You can rent kayaks, paddle boats, SUPs, and fishing boats from the marina or general store.
Large groups can rent the community building or reunion center for events.
Note that there is no longer a swimming pool at Greenleaf State Park.
Make sure to pack water shoes , tick spray, nose plugs, and life jackets. For more about what to bring and why check out my full park guide.
Do You Need a Car for Your Trip?
It’s awfully hard to get around Oklahoma without a car. If you need to rent one, I use Discover Cars. You’ll be able to pick up a car at the airport or in your hometown.
Check availability and get a quote for a rental car for your trip.
Greenleaf Cabins Review
We loved our cabin stay! We stayed in Cabin 13, which is a one-bedroom cabin with a lake view and a screened-in front porch.
The front porch was a major highlight for us, but note that the majority of cabins do not have them.
The appliances were old but worked great. The kitchen isn’t fancy, but I appreciated that since I didn’t want to pay for anything fancier.
The bedroom was cool, with air conditioning that was working great in the summertime heat.
The bed was cozy, and I loved sleeping with the lake views through the window.
The bathroom sink being in the middle of the bedroom is a bit strange, but it didn’t pose any logistical issues.
The shower was hot with decent water pressure.
Overall, staying in a cabin that was built almost one hundred years ago was fun and exciting, yet comfortable and convenient with modern amenities.
We would happily stay again!
Alternatives to Greenleaf Cabins
If you have decided that the cabins aren’t the right fit for your visit, here are alternative places to stay in Greenleaf and nearby.
Greenleaf State Park Camping
If you are trying to decide whether to stay in the cabins or one of the campsites, here’s an overview of camping in Greenleaf.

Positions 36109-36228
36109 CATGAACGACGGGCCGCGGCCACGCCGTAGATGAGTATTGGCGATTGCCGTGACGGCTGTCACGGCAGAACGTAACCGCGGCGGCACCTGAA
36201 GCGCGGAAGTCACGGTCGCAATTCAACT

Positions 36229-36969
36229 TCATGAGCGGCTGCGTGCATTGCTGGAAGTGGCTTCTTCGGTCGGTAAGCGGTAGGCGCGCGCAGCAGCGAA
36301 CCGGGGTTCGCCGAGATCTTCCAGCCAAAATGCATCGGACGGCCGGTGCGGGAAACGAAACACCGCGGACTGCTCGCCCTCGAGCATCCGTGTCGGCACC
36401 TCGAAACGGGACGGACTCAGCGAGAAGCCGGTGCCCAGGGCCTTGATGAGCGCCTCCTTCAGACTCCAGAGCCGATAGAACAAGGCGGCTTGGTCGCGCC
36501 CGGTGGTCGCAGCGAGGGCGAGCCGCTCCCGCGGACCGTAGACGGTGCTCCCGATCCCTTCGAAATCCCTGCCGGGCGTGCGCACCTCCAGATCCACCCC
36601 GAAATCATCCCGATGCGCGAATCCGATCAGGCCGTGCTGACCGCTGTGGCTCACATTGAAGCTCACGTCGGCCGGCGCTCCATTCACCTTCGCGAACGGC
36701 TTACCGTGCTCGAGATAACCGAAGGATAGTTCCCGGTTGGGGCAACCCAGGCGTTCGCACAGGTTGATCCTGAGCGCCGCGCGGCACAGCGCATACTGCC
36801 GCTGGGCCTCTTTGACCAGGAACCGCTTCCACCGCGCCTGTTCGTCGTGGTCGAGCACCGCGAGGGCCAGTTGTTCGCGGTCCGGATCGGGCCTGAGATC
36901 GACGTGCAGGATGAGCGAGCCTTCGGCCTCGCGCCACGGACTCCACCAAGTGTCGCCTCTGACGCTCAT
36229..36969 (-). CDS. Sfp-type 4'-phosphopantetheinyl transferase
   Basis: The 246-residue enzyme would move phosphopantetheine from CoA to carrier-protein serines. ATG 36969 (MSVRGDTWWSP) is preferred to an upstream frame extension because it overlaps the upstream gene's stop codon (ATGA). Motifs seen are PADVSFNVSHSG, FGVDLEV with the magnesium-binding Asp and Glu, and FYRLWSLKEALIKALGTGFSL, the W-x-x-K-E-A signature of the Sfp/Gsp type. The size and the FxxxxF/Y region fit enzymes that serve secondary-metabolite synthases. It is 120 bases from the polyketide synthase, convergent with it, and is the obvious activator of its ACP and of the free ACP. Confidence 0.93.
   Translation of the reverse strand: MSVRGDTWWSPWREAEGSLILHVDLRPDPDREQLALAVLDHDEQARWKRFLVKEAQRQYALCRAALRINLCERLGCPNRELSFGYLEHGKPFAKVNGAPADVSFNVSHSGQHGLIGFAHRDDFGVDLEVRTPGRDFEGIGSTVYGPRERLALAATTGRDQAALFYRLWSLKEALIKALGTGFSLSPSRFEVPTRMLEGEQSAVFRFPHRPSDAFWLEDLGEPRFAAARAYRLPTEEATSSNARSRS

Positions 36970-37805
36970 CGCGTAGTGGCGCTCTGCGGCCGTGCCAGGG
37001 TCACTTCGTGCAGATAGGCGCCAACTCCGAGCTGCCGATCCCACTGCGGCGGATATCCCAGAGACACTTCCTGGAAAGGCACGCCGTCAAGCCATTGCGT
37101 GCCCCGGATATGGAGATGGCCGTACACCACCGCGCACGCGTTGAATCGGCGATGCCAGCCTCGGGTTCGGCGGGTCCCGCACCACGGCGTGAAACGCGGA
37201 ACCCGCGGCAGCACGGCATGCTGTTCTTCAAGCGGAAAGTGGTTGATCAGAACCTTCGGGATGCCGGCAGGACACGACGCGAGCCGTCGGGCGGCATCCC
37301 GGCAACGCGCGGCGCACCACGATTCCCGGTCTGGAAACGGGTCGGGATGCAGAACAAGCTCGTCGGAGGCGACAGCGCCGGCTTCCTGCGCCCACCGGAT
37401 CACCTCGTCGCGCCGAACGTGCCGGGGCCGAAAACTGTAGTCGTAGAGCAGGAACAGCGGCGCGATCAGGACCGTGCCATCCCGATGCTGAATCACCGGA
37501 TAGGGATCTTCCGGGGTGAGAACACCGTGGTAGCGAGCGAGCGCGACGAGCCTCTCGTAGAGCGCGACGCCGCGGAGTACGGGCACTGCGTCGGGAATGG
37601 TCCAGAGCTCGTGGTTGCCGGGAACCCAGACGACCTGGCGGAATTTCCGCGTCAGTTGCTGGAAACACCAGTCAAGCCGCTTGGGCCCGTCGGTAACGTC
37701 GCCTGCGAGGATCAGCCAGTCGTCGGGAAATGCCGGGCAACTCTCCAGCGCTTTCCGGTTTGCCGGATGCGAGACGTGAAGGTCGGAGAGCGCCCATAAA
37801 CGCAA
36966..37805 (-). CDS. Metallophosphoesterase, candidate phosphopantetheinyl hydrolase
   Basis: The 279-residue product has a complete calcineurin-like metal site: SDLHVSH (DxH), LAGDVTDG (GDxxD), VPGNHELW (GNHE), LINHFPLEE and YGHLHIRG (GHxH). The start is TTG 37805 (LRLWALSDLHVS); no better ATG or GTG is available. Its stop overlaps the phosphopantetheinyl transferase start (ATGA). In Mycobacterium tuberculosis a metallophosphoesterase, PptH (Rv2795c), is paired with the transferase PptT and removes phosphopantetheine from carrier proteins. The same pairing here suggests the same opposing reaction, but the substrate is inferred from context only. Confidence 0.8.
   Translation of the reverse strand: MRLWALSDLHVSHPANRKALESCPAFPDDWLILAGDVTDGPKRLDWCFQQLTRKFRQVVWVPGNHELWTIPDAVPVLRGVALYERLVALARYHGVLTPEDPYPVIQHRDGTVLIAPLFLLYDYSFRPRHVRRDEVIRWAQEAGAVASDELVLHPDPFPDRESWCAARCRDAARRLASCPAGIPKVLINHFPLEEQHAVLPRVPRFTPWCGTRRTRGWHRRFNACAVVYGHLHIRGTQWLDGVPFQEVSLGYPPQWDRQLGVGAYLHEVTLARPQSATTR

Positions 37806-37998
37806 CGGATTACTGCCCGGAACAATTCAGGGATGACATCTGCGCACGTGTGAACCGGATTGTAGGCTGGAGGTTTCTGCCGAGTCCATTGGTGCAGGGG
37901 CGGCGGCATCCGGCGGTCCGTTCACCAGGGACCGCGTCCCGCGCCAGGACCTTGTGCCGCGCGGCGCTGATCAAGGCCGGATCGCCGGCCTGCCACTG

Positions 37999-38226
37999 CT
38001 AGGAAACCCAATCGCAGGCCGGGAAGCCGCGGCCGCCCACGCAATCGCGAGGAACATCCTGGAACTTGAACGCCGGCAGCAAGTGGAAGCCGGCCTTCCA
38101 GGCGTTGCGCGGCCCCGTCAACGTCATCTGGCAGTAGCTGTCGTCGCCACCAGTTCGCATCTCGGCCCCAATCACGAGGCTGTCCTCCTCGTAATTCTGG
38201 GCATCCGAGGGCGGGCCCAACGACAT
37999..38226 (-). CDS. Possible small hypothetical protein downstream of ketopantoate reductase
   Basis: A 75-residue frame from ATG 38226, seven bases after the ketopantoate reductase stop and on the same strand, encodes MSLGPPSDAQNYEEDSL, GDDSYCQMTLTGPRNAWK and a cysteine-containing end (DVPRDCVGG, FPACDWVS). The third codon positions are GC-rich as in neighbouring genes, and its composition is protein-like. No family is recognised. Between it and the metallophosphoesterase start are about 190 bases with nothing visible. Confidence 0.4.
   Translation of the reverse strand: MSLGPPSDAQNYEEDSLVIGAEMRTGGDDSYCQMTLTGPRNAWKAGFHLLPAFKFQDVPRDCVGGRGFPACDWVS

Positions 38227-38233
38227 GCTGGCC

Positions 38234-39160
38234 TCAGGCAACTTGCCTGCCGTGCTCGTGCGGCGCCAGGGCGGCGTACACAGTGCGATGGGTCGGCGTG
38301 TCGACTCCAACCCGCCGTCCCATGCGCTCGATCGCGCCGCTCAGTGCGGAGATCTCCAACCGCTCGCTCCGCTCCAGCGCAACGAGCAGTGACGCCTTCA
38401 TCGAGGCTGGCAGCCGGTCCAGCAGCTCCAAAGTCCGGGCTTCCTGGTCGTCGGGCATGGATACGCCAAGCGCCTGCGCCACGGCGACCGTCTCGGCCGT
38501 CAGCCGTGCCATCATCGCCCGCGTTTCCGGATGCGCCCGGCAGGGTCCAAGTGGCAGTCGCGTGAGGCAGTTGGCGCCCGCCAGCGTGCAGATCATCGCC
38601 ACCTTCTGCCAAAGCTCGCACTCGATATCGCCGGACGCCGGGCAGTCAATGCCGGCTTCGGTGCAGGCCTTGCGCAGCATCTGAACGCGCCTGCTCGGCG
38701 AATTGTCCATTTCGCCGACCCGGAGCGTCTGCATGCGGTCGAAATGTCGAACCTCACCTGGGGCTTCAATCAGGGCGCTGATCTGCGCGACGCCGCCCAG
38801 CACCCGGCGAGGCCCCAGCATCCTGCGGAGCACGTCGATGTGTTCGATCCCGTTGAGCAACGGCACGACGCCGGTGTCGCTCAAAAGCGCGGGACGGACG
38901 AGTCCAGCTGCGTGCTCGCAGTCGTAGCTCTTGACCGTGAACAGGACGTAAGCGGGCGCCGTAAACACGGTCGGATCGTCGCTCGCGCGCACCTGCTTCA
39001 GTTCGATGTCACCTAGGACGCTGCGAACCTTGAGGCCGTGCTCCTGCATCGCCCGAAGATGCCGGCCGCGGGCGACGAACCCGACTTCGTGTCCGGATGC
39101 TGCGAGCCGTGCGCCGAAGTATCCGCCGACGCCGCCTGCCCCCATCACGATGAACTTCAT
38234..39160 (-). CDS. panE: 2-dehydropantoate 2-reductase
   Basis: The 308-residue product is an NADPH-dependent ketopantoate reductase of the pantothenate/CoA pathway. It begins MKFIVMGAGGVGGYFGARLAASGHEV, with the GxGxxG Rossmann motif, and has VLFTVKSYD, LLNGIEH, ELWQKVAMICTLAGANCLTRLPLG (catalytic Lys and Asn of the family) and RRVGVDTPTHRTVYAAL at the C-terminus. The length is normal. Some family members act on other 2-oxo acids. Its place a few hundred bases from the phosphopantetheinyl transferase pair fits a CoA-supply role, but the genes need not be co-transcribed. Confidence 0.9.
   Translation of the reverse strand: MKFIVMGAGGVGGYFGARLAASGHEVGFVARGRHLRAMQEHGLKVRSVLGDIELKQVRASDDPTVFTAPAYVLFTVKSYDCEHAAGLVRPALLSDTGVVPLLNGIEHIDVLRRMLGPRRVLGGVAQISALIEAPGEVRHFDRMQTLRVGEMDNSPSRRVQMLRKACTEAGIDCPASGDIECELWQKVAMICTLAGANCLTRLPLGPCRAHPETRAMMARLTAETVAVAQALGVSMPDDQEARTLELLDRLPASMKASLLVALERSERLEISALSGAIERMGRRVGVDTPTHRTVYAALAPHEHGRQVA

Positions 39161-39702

There are 100 RV campsites. Some have 50-amp electric, water hookups, and sewer hookups.
When booking, note which RV sites have full hookups and which do not. If you need a pull-thru site, check for that as well. There is a $3 dump station fee.
In addition to RV sites, there are 100 tent campsites for campers who prefer tent camping.
There are seven total campgrounds: Deer Run Campground, Cypress Row, Trailhead, Lakeview, Playside, Eagles Nest, and Gobbler Ridge campground.
Campgrounds have a mix of RV sites and tent sites, so pay attention when booking.
Use the online reservation system to book a campsite.
Greenleaf sits between the towns of Gore and Braggs in Muskogee county in eastern Oklahoma.
While it technically has a Braggs address, you’ll want to drive twelve minutes down the road to Gore/Webbers Falls for the nearest motel.
The Suite 16 Motel in Gore has prices that are lower than cabin rentals.
If your family is traveling on a budget but is not interested in camping, this might be a better fit for you.
It’s a one-star motel that gets good reviews. Travelers note that it is clean and comfortable with great wifi.
Check prices and availability for the Suite 16 Motel
Nearby State Parks
There are thirty-five Oklahoma State Parks, so it’s common for folks to enjoy more than one on a single trip.
If you’d prefer to base yourself nearby at Tenkiller State Park, you can come and visit Greenleaf as a day trip.
Alternatively, if you stay at or near Greenleaf, you can make a day trip to Lake Tenkiller
These two state parks are just twenty minutes apart. (12 mi).
Greenleaf State Park Cabins Frequently Asked Questions (FAQ)
These are the questions travelers to Greenleaf State Park want to know.
What is the address of Greenleaf State Park?
Greenleaf State Park’s address is 12022 Greenleaf Rd, Braggs, OK 74423
How much does it cost to camp at Greenleaf State Park?
Campaign at Greenleaf costs between $17-32 per night, depending on amenities and campsite type.
What are the Greenleaf State Park cabin rates?
The Greenleaf State Park cabins cost between $113-205 per night, depending on amenities and the number of guests.
Does Greenleaf State Park have WiFi?
Greenleaf State Park does not have wifi.
Does Greenleaf State Park have cell service?
Cell service is spotty in Greenleaf State Park.
Is there a map of Greenleaf State Park?
Here is a map of the basic geography of Greenleaf State Park:
This map also goes over the campsites and cabins in detail.
How many campsites are at Greenleaf State Park?
There are 100 RV sites and 100 tent sites at Greenleaf State Park.
What is the phone number for Greenleaf State Park?
The Greenleaf State Park phone number is (918) 487-5196.
Does Greenleaf State Park have showers?
Yes, Greenleaf State Park has showers.
How far is Greenleaf State Park from Tulsa?
Greenleaf State Park is about an hour from Tulsa.
Pin this Guide to Renting Cabins at Greenleaf State Park for Your Next Adventure!
Stephanie Craig is a born-and-bred Oklahoma mom and travel expert who has been to over fifty countries. After traveling all over the world, Stephanie moved back to Oklahoma to explore more of her own backyard. Her favorite things to do in Oklahoma include visiting the Blue Whale of Catoosa, the Arcadia Round Barn, and the Talimena Scenic Byway.